Plasma cell neoplasms are clinically and pathologically heterogeneous disorders, due in part to the complexity of their underlying genetic abnormalities. These neoplasms have been studied since the early days of cancer cytogenetics, and as genetic techniques have advanced, so has understanding of the biology of myeloma and its precursor lesions, monoclonal gammopathy of uncertain significance (MGUS) and smoldering myeloma (SMM). Evaluation of patients with plasma cell neoplasms now involves multiple genetic tests, the most widely used of which are G-banding and fluorescence in situ hybridization (FISH). Newer technologies, such as oligonucleotide- and single nucleotide polymorphism (SNP)-based microarray testing and next-generation sequencing, are becoming more widely used and are giving genomic testing an even greater role in risk stratification. A primary goal of genetic testing in plasma cell neoplasms is to identify patients with both high-risk and standard-risk disease: the former, to ensure these patients receive sufficient therapy and/or stem cell transplantation, and the latter, to spare these individuals unnecessarily toxic therapy. Thus, identification of the genetic abnormalities of a patient's disease is critical to providing individualized targeted therapy.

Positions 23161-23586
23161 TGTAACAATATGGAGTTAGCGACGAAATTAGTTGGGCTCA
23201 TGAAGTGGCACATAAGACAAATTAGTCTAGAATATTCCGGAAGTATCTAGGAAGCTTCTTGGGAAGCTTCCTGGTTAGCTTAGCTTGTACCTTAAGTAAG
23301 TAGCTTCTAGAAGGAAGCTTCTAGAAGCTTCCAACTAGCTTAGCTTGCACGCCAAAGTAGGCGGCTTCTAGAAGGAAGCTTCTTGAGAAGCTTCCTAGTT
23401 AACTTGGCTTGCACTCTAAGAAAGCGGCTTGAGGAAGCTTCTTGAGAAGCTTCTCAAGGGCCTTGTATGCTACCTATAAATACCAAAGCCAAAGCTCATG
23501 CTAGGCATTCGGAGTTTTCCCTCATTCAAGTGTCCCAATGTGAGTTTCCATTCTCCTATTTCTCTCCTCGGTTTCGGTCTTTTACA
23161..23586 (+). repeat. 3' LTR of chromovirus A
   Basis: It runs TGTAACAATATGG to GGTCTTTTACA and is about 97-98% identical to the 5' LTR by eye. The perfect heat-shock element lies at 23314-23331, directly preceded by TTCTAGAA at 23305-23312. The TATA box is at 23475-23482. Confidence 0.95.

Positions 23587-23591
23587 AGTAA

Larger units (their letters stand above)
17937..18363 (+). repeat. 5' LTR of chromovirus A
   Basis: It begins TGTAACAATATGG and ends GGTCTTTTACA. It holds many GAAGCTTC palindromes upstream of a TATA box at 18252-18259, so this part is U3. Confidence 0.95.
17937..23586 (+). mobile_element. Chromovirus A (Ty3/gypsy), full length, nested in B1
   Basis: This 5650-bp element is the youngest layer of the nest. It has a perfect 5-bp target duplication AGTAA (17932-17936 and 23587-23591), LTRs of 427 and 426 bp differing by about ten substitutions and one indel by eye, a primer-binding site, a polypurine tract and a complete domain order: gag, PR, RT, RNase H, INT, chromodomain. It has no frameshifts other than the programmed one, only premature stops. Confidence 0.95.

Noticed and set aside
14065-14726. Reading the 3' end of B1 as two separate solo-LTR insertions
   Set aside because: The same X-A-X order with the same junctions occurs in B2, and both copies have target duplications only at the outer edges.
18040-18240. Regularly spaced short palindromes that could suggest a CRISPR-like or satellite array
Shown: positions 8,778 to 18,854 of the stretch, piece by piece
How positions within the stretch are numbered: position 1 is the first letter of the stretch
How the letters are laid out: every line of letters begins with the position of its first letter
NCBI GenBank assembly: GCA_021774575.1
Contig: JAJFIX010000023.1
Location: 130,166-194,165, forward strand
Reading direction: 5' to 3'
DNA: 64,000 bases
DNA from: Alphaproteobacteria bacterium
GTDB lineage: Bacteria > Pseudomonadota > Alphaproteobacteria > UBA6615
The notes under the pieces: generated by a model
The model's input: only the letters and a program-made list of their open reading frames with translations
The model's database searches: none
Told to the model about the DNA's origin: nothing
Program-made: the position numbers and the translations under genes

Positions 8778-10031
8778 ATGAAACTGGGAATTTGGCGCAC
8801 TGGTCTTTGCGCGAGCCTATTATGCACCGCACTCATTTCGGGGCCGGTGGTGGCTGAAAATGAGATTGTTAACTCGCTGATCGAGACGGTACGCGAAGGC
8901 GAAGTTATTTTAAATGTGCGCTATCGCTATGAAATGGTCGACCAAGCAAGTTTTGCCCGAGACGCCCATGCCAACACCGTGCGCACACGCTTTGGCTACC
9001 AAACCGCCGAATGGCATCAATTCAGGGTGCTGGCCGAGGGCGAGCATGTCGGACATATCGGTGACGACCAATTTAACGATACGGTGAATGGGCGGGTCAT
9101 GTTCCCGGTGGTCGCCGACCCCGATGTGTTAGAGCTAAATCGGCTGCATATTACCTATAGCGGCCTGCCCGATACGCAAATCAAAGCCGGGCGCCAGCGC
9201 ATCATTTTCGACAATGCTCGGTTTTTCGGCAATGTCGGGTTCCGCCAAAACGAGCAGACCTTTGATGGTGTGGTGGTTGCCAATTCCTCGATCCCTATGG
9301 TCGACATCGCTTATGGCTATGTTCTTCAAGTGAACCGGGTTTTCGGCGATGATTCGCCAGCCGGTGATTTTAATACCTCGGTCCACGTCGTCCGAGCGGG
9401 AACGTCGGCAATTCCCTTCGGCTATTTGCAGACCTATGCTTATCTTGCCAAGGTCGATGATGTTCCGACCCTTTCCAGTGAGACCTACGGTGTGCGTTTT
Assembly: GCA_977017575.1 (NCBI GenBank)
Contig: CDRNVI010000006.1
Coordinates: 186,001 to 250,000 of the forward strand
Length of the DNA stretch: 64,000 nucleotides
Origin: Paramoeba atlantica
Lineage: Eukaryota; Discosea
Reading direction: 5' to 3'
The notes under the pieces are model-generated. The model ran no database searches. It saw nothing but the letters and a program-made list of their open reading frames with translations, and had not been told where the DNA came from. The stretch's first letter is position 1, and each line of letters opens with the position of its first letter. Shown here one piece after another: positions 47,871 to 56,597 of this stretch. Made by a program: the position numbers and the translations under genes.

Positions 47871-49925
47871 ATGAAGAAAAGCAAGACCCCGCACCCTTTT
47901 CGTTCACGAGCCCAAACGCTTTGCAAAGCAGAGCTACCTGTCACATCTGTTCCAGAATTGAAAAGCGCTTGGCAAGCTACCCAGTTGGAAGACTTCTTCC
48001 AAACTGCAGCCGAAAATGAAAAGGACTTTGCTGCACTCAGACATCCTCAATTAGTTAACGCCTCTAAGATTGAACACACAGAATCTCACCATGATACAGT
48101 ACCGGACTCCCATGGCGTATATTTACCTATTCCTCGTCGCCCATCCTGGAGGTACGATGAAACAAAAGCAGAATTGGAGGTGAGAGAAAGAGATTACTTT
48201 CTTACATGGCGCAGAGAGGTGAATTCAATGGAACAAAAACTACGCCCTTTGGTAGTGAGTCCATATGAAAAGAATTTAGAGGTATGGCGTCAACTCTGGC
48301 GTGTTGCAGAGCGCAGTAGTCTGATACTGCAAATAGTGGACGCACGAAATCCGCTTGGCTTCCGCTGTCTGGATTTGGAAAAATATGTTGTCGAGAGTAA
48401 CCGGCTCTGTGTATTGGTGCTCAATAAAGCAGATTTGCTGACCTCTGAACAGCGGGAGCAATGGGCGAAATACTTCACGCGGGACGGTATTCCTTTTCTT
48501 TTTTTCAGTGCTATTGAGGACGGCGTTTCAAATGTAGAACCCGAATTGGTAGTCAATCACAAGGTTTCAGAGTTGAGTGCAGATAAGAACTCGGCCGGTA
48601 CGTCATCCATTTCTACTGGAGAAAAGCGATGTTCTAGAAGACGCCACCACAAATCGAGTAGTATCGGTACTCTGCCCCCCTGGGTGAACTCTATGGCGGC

|Original language||English (US)|
|Title of host publication||Plasma Cell Neoplasms|
|Subtitle of host publication||A Morphologic, Cytogenetic and Immunophenotypic Approach|
|Publisher||Springer International Publishing|
|Number of pages||21|
|State||Published - Jan 1 2015|